The meat of our Javascript code, where we take the data from the objects we generated from the CSV file and parse them for our trend comes next. We are using a for loop to iterate over all of the objects. Within this loop we are pushing data onto the arrays we defined previously. This simply adds a new element onto each array for each object in the list.


The format Flot requires for trend data is an array of elements of the form [x value, y value]. For our trend we want the x-axis to display the timestamp, and the y-axis to display the value of each dataset at that time. Flot requires the timestamp data to be in a certain format, so we will have to manipulate the data in our object appropriately.

The innermost portion of this function is adding together the “Date” and “UTC Time” columns from our object, with a space separating them. This gives us a human readable timestamp of the format “Month/Day/Year Hours:Minutes:Seconds”. To turn this into the format Flot expects (milliseconds since January 1, 1970, 00:00:00) we use the simply use the parse function of the Date type in Javascript as shown below.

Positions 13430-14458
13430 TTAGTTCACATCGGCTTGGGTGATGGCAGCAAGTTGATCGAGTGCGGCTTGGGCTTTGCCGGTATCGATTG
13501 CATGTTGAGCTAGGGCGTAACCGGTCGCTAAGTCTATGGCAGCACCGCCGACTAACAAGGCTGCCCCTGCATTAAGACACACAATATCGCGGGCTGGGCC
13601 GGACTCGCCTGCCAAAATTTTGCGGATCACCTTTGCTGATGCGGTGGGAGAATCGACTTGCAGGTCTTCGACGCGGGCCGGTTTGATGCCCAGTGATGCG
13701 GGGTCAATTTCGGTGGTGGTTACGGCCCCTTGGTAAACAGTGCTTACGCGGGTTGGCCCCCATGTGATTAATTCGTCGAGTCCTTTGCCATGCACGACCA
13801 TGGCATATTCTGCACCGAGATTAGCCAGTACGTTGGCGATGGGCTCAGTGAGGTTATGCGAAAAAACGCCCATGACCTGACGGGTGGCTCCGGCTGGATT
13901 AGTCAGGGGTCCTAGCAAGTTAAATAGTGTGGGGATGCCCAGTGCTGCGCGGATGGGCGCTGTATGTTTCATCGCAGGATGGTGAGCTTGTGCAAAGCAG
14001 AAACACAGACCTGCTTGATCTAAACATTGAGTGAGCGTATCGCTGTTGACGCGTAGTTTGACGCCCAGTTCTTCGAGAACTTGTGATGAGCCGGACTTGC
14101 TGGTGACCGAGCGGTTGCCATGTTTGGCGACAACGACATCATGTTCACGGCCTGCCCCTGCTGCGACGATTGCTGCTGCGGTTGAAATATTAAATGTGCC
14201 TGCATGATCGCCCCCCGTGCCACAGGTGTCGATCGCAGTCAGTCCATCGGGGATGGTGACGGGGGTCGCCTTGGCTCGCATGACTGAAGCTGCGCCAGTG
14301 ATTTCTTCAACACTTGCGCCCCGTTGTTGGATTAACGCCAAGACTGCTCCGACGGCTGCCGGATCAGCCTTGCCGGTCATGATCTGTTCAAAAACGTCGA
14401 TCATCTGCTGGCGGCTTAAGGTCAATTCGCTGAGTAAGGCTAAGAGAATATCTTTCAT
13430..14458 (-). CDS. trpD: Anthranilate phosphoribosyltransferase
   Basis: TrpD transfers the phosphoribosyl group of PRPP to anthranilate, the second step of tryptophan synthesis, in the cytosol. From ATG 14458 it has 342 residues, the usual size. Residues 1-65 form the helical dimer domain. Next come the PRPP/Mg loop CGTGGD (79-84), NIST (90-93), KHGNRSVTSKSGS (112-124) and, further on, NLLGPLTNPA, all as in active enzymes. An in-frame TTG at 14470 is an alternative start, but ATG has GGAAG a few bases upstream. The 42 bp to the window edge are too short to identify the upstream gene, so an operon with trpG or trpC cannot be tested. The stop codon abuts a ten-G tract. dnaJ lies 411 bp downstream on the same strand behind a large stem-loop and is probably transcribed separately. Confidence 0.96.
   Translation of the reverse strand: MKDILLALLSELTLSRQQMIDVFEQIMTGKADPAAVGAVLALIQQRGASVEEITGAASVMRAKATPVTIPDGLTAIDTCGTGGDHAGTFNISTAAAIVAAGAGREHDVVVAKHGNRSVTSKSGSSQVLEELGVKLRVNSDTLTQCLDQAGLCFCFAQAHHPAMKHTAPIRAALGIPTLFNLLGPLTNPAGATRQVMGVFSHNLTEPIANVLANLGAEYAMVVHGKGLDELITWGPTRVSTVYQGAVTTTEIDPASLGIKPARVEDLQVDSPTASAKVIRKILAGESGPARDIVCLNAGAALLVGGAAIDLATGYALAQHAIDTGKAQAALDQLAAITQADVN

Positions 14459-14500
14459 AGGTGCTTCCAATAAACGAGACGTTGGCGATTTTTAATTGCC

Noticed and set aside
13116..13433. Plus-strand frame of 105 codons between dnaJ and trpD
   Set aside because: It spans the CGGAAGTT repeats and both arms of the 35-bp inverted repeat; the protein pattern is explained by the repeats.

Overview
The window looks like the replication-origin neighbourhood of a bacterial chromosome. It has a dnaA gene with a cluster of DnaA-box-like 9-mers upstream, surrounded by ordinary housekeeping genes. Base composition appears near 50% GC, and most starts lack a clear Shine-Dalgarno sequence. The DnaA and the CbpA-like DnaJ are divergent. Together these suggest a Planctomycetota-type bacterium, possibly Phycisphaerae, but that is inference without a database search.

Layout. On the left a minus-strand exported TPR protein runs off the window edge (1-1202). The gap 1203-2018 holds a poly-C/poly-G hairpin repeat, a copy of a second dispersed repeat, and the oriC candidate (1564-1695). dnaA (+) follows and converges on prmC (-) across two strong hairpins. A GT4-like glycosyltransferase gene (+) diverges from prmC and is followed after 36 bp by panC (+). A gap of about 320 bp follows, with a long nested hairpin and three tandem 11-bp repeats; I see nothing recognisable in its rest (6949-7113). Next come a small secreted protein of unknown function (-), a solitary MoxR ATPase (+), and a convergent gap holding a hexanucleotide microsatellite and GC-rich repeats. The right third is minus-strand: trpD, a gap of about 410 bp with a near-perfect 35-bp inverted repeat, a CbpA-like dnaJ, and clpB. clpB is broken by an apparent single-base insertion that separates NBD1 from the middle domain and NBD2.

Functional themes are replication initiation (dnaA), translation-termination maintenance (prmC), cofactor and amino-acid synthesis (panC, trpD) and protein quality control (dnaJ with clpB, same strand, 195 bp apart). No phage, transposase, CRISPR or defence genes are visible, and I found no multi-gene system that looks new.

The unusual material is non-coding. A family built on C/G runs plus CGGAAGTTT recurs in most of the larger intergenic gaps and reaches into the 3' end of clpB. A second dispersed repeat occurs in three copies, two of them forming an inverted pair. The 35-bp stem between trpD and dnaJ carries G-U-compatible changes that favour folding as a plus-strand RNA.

This takes care of the x-axis value, for the y-value we specify the specific data point in our object, in this case Pump1_On or Pump2_On and include it in our elements to be pushed onto the appropriate array.

The final piece of code except for closing brackets/parentheses is to generate the plot itself. To accomplish this we call the .plot() function of the Flot library. We pass the ID value of the div we created in our HTML file as the container for the trend to be put in to, specify an array of the variables we want to use for trend lines, in this case the variables we worked with in the previous section of code, and specify a mode of “time” for the x-axis. 

This generates a basic trend on our page:


Be sure to catch part three of the series!